women

The first ever Museum of Women’s Living History has been successfully launched in Zambia. The museum will be dedicated to researching, interpreting, preserving, restoring, displaying, validating and disseminating African indigenous knowledge and living histories focused on women.

The Museum of Women’s History was born out of the ‘Narratives of Silenced Voices’ project that Samba Yonga presented in cooperation with  the Women’s History Museum in Umea, Sweden and playwright and cultural activist Mulenga Kapwepwe.

 “Taking into account the histories of women radically changes the perspectives of society. Therefore if we root ourselves in this history, we can draw from it a vision of bold possibilities that can help us deliver on the promise of an equitable future for all”, says co-founder Ms Kapwepwe.

Together they have joined with eight other women from cultural, creative, educational and the arts backgrounds to form the museum under a co-operative model. Realising that a gap exists in documenting historical narratives, the museum intends to create a space where these histories can be explored, documented and shared.

 “Over the decades we have slowly lost the ability to learn from our indigenous and contemporary historical knowledge. This museum creates the space to gather, document and share this information so we can preserve it but more importantly learn from it,” says Ms Yonga, co-founder of the Women’s Museum in Zambia.

Ms Kapwepwe, who has documented a rich portfolio of indigenous stories of women in Zambia’s social, political and cultural history has communicated through out her work the importance of learning from our history and culture. The work of Kapwepwe will also feature in the Women’s Museum.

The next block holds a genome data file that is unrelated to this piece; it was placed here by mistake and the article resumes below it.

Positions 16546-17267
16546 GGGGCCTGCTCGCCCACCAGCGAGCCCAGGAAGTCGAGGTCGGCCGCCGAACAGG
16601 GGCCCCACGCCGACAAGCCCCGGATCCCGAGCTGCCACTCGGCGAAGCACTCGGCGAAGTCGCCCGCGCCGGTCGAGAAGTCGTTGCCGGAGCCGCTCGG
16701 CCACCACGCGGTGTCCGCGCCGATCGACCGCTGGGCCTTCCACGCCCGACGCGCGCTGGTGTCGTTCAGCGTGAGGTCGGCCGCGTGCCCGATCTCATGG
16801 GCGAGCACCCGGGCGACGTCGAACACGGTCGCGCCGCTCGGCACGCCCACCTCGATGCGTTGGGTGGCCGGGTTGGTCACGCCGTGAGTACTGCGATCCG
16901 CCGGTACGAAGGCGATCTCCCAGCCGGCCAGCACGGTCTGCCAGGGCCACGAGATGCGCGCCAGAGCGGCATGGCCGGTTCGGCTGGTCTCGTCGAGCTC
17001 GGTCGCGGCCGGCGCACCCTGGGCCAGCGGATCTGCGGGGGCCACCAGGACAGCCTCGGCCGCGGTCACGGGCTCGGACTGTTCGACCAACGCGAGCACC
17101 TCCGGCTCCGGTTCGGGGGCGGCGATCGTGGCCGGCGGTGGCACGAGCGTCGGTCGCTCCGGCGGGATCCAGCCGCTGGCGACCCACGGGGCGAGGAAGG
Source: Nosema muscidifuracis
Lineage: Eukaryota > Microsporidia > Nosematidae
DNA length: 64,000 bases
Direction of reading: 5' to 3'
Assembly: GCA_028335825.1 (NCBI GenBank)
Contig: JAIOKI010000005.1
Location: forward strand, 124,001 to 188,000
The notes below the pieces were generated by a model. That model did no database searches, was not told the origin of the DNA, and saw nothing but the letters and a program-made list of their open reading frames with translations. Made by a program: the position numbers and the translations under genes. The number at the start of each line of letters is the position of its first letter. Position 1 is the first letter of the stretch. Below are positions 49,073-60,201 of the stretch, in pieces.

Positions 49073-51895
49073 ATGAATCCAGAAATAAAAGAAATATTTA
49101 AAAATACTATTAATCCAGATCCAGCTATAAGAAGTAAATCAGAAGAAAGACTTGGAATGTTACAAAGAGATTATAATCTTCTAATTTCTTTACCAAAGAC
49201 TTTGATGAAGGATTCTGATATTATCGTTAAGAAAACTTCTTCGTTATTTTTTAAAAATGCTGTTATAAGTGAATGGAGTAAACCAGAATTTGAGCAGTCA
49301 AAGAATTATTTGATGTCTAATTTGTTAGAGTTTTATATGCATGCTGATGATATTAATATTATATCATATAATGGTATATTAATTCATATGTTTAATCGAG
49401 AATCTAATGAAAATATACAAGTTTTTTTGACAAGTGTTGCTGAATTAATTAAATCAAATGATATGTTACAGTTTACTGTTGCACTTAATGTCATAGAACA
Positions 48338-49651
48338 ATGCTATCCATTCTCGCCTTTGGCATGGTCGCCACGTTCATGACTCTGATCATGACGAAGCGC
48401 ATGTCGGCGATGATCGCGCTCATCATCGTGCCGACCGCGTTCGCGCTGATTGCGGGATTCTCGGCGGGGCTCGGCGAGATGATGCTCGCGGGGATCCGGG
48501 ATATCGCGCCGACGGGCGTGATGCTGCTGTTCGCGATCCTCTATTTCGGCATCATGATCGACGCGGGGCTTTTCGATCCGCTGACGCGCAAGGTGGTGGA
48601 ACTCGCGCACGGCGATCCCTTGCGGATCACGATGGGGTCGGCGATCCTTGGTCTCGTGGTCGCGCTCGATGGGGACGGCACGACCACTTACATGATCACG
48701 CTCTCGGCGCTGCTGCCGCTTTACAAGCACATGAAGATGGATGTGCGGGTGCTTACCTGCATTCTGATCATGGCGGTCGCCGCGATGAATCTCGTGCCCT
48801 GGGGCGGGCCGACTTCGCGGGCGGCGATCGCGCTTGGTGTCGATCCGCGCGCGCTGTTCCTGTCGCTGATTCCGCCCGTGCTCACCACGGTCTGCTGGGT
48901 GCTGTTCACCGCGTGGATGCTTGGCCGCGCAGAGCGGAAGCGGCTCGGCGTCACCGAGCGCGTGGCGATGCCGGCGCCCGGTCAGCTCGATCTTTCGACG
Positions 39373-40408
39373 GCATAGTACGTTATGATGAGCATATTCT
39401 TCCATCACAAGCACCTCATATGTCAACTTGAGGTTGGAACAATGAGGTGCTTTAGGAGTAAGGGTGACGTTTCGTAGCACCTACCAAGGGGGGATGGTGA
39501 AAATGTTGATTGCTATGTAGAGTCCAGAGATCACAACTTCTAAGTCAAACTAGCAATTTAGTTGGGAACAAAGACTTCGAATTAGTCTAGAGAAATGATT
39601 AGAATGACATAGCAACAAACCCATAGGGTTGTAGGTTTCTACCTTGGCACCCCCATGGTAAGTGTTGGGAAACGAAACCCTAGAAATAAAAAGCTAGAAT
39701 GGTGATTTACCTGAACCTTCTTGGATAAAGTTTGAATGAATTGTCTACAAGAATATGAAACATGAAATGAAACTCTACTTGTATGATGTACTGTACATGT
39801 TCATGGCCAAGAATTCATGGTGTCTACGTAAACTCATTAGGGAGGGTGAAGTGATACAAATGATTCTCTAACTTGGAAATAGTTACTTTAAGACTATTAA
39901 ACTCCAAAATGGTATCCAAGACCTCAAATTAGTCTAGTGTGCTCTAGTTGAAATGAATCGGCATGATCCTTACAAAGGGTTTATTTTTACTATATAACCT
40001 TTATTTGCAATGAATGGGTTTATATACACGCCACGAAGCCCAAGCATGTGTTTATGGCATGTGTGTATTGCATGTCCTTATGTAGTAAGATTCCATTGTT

The Museum of Women’s Living History will first start with a virtual presence online, which will serve as a source of information for people interested in learning more about the museum and then eventually as the development takes place, it will take physical form. The virtual space will publish information on the narratives that will be explored and projects that will be started. There will also be information on artefacts and collections that are already being donated to the museum. The public is encouraged to submit stories and images related to the mission of the museum. The museum also encourages anyone with any leads on information to be in touch with members of the Museum.

The page can be accessed via facebook.com/MuseumofWomensHistoryZambia.

A physical launch of the museum will take place in early 2017, as well as a reveal of exhibitions and programming.

 About the Museum of Women’s Living History

The Museum of Women’s Living History is an institution dedicated to the research, interpret, preserve, restore, display, validate and disseminate African indigenous knowledge and living histories focused on women. These are histories that have been excised out of the mainstream socio-economic and cultural historical narrative as a result of the continent’s colonial legacy.

The museum aims to introduce new cultural and historical knowledge through demystifying, popularising and functionalising indigenous knowledge.

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2 COMMENTS

  1. Saartjie Sarah Baartman also known as the `hottentot Venus’ was a famous khokhoi woman exhibited as a freak show attraction in Europe during the 19th century. Born to Khoisan family near the Gambtos River, she was orphaned during a commando raid after which she was then enslaved by a Dutch farmer near Cape Town. She had remarkable physical features that pronounced her feminity most specifically her humongous hips, backside and enlarged labial lips( AMALEPE). A military surgeon who was within Cape Town at that time saw her and thought she would be a major attraction in England. After gaining permission from the then governor of the Cape region, Alexander shipped her off to England for display purposes.

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